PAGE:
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Is this the golden age of tennis?

Djokovic-AP.jpg

Jan. 30, 2012: Australian Open men's singles champion Serbia's Novak Djokovic poses with his trophy at a park in central Melbourne, Australia. Djokovic defeated Spain's Rafael Nadal in five hours and 53 minutes to win a third Australian Open title earlier in the day. ((AP Photo/AAron Favila))

Here's our weekly look at the intersection of sports and business:

Rams/Edward Jones Dome

The St. Louis Rams’ plans to play home games in London in each of the next three seasons could be in jeopardy. The St. Louis Convention and Visitors Commission said the Rams’ lease requires the team to play all home games at Edward Jones Dome. Rams owner Stan Kroenke also owns the English Premier League club Liverpool, and viewed the London games as a way to grow his NFL team’s brand internationally. If a resolution isn’t quickly reached, the issue could go to litigation.

The prospect of losing three home games over three years is particularly worrisome for Rams fans. The team has long been rumored one of the leading candidates to relocate to Los Angeles should the NFL decide to move a team there. 

Additionally, the team’s Edward Jones Dome lease states that the venue has to be “first-tier” or in the top 25% of NFL stadiums by 2015, or the Rams can opt out.

Bottom Line: The St. Louis Convention and Visitors Commission proposed a $120 million renovation that would see the team pay half the costs, but ultimately, the Rams have the leverage in this negotiation.

WPS Suspends Season

The momentum from the Women’s World Cup wasn’t enough to save America’s biggest women’s soccer league. Women’s Professional Soccer cancelled the 2012 season as an ongoing legal battle with ex-owner Dan Borislow diverted too many resources from regular league operations. 

The league last year terminated Borislow, who owned the Boca Ration-based MagicJack franchise, for being too difficult to deal with. The team and league had been at odds over several issues, including sponsorship signage, stadium capacity and website maintenance.

The league hasn’t been immune to financial troubles. Since beginning play in 2009, three teams have folded, one left to join the inferior Women’s Premier Soccer League, and Borislow’s franchise relocated to Florida.

Bottom Line: WPS hopes to return to play in 2013 with eight teams, but given the league’s financial track record, I wouldn’t bet on it.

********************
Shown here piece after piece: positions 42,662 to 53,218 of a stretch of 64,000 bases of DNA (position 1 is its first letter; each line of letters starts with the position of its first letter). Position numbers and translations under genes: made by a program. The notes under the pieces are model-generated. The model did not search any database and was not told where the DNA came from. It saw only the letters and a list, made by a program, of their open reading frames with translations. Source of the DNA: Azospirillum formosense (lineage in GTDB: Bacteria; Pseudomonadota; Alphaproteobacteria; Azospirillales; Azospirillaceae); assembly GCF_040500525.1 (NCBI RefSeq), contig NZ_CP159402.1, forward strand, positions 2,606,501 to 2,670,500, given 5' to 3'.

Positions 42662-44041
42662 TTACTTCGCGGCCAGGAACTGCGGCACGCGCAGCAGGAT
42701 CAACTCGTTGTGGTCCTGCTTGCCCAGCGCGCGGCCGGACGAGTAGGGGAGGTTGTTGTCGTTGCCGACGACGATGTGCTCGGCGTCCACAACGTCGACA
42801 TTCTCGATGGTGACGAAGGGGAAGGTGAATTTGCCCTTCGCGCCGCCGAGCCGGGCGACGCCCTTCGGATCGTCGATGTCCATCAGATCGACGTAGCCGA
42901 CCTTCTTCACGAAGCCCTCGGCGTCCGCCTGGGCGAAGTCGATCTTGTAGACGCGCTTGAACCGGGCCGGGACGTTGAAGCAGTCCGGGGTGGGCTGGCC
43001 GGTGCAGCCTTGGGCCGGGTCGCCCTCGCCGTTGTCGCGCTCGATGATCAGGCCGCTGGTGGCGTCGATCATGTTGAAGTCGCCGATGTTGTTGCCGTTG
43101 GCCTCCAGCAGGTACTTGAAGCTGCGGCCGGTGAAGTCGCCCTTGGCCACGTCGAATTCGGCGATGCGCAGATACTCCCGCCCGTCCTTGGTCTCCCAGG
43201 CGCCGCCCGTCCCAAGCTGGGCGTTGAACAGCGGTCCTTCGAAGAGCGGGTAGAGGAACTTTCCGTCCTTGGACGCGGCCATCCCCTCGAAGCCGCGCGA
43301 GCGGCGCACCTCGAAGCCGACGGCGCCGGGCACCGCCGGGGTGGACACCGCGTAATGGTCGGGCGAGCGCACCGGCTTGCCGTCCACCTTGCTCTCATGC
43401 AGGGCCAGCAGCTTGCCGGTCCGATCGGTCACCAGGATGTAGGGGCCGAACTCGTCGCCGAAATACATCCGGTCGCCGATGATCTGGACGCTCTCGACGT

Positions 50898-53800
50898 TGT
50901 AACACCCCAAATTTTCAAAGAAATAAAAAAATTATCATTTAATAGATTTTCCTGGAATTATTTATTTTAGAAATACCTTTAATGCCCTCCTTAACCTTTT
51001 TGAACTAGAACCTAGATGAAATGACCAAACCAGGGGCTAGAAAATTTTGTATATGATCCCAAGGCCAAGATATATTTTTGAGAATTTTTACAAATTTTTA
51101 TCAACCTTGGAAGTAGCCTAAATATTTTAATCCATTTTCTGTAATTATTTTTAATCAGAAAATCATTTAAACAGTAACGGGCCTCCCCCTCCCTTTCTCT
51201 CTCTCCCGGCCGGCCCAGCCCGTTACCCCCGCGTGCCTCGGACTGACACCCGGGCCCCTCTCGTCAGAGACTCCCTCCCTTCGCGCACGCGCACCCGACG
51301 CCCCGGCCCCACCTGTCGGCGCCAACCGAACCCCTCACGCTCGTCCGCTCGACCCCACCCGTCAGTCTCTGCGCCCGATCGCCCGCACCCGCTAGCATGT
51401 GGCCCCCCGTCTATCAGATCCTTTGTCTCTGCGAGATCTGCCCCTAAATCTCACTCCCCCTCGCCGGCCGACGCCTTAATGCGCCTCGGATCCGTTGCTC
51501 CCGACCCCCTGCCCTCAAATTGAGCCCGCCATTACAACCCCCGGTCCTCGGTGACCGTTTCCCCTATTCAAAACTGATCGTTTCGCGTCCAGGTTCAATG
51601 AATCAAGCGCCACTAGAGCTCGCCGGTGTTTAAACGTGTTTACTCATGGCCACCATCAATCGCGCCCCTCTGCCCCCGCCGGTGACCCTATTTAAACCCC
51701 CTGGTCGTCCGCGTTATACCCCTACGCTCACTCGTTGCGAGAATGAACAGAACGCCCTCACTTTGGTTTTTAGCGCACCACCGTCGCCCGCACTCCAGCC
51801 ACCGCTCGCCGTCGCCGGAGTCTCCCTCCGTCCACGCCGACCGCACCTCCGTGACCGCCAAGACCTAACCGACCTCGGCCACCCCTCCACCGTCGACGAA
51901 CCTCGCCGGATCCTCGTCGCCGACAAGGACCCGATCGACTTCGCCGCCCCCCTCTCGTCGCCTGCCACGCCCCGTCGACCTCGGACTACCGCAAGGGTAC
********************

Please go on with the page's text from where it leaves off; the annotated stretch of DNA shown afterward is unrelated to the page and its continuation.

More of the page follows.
Panthers Renovating Arena

Broward County recently approved a $7.7 million loan to your Florida Panthers to renovate the BankAtlantic Center. The money will be used on a variety of projects, including new premium seating, digital signs, a new scoreboard, and a new curtain system will allow top level seats to be hidden during concerts.

The upgrades should help the team make more money from advertisers, which it can then spend on hockey operations, personnel and free agents. They’ll also help maintain the BankAtlantic Center’s status as one of the top venues in the country. Broward County owns the $185 million arena.

Bottom Line: Having worked on several arena projects in my career, public-private partnerships like these tend to work best for all parties involved. The team is able to generate new revenue from a renovated facility, which in turn creates a better gameday experience and puts a better product on the ice.

Growing Youth Tennis

Tennis is in somewhat of a golden age. Superstars such as Roger Federer, Rafa Nadal, and Novak Djokovic are carrying the sport to unprecedented heights and interest, as last one of the three players has appeared in ever Grand Slam Final dating back to January 2005. Because of tennis’ increasing popularity, the USTA, the group charged with promoting the sport in the states, is attempting to grow youth participation with a new marketing campaign.

The USTA has launched “10 and Under Tennis” to develop the next batch of great American tennis players. The program is to tennis what little league is to baseball, minimizing court and equipment sizes to make the sport easier for youths to play. The campaign comes into effect on the heels of the International Tennis Federation standardizing rules for players under 10.

Bottom Line: While it remains to be seen whether the program produces the next great American tennis star, it should get a new group of youngsters interested in the sport, which is most important of all.

Rick Horrow is the "Sports Professor," and is the Sports Business Analyst for Fox Sports. He has been the Visiting Expert on Sports Law at the Harvard Law School, and has authored "When the Game Is on the Line" and "Beyond the Scoreboard: An Insider's Guide to the Business of Sports." His show "Beyond the Box Score" is posted on a weekly basis on FoxSports.com, and the latest emerging trends in sports business can be found at www.horrowsports.com.

Brian Finkel is Creative Director for Horrow Sports Ventures. You can follow him on Twitter @TheFinkTank.

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